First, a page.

||Sample size||Overall survival||Other survival outcome measurements|
|Experimental vs. control||HR (95% CI); P value||Experimental vs. control||HR (95% CI); P value|
|Concurrent chemoradiotherapy plus adjuvant chemotherapy vs. radiotherapy alone|
|Al-Sarraf et al. (63)||Concurrent: cisplatin 100 mg/m2 d1, q3wks × 3; Adjuvant: cisplatin 80 mg/m2 d1, fluorouracil 1,000 mg/m2 d1–4, q4wks × 3||1989–1995||147||3-year: 78% vs. 47%||2.50 (1.29–4.84); P=0.005||3-year PFS: 69% vs. 24%||4.34 (2.47–7.69); P<0.001|
|Wee et al. (76)||Concurrent: cisplatin 25 mg/m2 d1–4, q3wks × 3; Adjuvant: cisplatin 20 mg/m2 d1–4, fluorouracil 1,000 mg/m2 d1–4, q4wks × 3||1997–2003||221||3-year: 80% vs. 65%||0.51 (0.31–0.81); P=0.0061||3-year DFS: 72% vs. 53%||0.57 (0.4–0.9); P=0.093|
|Lee et al. (77,78)||Concurrent: cisplatin 100 mg/m2 d1, q3wks × 3; Adjuvant: cisplatin 80 mg/m2 d1, fluorouracil 1,000 mg/m2 d1–4, q4wks × 3||1999–2004||348||10-year: 62% vs. 49%||0.74 (0.56–0.997); P=0.047||10-year PFS: 56% vs. 42%||0.68 (0.51–0.90); P=0.006|
|Lee et al. (79)||Concurrent: cisplatin 100 mg/m2 d1, q3wks × 3; Adjuvant: cisplatin 80 mg/m2 d1, fluorouracil 1,000 mg/m2 d1–4, q4wks × 3||1999–2004||189||5-year: 78% vs. 66%||0.76 (0.38–1.54); P=0.45||5-year PFS: 60% vs. 62%||0.98 (0.53–1.81); P=0.93|
|Chen et al. (80)||Concurrent: cisplatin 40 mg/m2 d1, q3wks × 7; Adjuvant: cisplatin 80 mg/m2 d1, fluorouracil 800 mg/m2 d1–5, q4wks × 3||2002–2005||316||5-year: 72% vs. 62%||0.69 (0.48–0.99); P=0.043||5-year PFS: 68% vs. 57%||0.65 (0.46–0.92); P=0.015|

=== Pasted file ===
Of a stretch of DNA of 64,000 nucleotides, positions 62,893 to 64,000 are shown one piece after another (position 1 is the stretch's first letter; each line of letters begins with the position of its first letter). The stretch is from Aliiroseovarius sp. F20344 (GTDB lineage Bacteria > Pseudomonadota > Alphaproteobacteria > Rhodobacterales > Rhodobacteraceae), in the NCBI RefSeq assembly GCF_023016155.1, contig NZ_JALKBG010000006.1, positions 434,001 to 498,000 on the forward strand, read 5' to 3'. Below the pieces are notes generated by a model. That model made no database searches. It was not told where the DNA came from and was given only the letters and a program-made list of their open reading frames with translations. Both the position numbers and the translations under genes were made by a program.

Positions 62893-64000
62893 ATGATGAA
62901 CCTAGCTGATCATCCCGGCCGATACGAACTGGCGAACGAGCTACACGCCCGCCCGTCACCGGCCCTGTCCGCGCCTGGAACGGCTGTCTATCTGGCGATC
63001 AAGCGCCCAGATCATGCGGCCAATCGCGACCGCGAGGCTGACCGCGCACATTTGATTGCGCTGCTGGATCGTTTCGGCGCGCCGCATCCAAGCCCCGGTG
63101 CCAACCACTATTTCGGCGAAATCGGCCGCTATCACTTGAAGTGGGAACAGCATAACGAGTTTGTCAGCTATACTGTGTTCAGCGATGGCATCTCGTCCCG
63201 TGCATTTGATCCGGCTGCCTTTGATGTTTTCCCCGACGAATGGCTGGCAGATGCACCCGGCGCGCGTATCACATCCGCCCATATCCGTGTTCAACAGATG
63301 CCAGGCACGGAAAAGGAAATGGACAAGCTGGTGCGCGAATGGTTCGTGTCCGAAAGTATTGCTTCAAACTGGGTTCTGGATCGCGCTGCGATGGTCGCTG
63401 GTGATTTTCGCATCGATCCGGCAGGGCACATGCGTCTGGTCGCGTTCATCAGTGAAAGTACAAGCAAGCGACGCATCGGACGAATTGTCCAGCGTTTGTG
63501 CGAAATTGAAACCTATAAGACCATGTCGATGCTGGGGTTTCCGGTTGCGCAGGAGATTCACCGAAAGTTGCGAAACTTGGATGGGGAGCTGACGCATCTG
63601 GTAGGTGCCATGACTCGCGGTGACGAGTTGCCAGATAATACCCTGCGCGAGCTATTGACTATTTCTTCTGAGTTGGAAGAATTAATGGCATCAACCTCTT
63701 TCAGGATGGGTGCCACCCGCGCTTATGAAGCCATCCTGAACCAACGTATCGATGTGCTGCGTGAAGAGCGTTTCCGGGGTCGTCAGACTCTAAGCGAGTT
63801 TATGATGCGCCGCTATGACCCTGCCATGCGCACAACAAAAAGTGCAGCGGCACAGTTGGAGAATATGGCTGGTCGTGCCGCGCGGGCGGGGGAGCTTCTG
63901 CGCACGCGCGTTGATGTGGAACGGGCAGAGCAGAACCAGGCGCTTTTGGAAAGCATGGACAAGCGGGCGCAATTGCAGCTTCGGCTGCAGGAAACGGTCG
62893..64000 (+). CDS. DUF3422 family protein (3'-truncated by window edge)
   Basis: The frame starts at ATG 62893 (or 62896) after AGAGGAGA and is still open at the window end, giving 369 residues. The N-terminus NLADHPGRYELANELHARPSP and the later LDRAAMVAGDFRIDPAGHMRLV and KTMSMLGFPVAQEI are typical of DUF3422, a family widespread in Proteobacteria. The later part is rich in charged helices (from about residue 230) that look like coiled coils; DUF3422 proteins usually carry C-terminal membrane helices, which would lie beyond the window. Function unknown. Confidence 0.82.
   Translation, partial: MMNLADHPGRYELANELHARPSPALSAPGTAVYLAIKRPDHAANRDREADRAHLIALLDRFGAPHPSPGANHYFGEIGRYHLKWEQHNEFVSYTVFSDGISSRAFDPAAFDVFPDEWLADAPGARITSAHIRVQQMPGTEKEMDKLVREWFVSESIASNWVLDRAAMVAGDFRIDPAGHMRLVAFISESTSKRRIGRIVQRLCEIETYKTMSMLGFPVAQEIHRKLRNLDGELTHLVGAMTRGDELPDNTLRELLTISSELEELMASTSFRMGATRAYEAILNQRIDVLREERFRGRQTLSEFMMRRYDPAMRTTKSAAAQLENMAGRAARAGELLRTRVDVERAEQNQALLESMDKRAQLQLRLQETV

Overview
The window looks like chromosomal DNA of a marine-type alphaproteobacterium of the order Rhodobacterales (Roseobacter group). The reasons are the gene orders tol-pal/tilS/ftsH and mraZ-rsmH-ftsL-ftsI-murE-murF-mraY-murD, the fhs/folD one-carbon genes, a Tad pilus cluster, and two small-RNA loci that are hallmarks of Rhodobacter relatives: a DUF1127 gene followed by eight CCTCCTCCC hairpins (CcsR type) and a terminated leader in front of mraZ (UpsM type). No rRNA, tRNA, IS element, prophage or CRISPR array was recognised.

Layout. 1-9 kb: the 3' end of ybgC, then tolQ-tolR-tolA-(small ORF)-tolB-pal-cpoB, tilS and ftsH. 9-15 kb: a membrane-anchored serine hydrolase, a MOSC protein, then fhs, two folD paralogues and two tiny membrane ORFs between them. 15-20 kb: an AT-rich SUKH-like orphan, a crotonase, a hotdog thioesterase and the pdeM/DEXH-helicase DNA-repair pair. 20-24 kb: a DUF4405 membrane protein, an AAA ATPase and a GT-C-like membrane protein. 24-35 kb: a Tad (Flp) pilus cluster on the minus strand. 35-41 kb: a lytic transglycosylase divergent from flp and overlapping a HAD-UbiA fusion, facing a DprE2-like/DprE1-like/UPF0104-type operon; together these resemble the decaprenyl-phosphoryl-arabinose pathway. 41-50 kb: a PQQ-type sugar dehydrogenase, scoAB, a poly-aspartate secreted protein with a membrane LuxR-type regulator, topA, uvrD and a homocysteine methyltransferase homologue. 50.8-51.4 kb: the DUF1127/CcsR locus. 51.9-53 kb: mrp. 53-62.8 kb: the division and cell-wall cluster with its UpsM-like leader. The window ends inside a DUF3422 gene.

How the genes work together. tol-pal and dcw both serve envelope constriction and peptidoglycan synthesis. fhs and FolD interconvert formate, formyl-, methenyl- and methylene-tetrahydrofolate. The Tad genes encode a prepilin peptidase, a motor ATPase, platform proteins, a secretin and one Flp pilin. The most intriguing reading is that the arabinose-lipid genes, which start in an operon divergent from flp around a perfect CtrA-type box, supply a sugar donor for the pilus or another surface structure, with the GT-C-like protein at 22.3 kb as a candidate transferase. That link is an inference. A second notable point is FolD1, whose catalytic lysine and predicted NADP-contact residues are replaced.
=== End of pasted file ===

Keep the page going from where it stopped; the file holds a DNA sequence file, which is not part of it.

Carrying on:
|Induction chemotherapy followed by radiotherapy vs. radiotherapy alone|
|Ma et al. (82)||Induction: bleomycin 10 mg/m2 d1, d5, cisplatin 100 mg/m2 d1, fluorouracil 800 mg/m2 d1–5, q3wks × 2–3||1993–1994||456||5-year: 63% vs. 56%||NR; P=0.11||5-year RFS: 82% vs. 74%||NR; P=0.05|
PFS, progress-free survival; DFS, disease-free survival; FFS, failure-free survival; RFS, recurrence-free survival; DMFS, distant metastasis-free survival; CI, confidence interval; HR, hazard ratio; NR, not reported; q3/4wks, every 3/4 weeks.
|Reference||Experimental chemotherapy||Control chemotherapy||Inclusion period||Sample size||Overall survival||Other survival outcome measurements|
|Experimental vs. control||HR (95% CI); P value||Experimental vs. control||HR (95% CI); P value|
|Induction chemotherapy plus concurrent chemoradiotherapy vs. concurrent chemoradiotherapy|
|Tan et al. (84)||Induction: gemcitabine 1,000 mg/m2 d1, d8, carboplatin AUC = 2.5 d1, d8, paclitaxel 70 mg/m2 d1, d8, q3wks × 3; Concurrent: cisplatin 40 mg/m2 d1, q1wk × 8||Concurrent: cisplatin 40 mg/m2 d1, q1wk × 8||2004–2012||172||3-year: 94% vs. 92%||1.05 (0–2.19); P=0.49||3-year DFS: 75% vs. 67%||0.77 (0.44–1.35);P=0.36|
|Li et al. (85,86)||Induction: docetaxel 60 mg/m2 d1, cisplatin 60 mg/m2 d1, fluorouracil 600 mg/m2 d1–5, q3wks × 3; Concurrent: cisplatin 100 mg/m2 d1, q3wks × 3||Concurrent: cisplatin 100 mg/m2 d1, q3wks × 3||2011–2013||480||5-year: 86% vs. 78%||0.65 (0.43–0.98); P=0.042||5-year FFS: 77% vs. 66%||0.65 (0.43–0.98); P=0.019|
|Yang et al. (87,88)||Induction: cisplatin 80 mg/m2 d1, fluorouracil 800 mg/m2 d1–5, q3wks × 2; Concurrent: cisplatin 80 mg/m2 d1, q3wks × 3||Concurrent: cisplatin 80 mg/m2 d1, q3wks × 3||2008–2015||476||5-year: 80.8% vs. 76.8%||0.69 (0.49–0.98); P=0.040||5-year DFS: 73.4% vs. 63.1%||0.66 (0.48–089); P=0.007|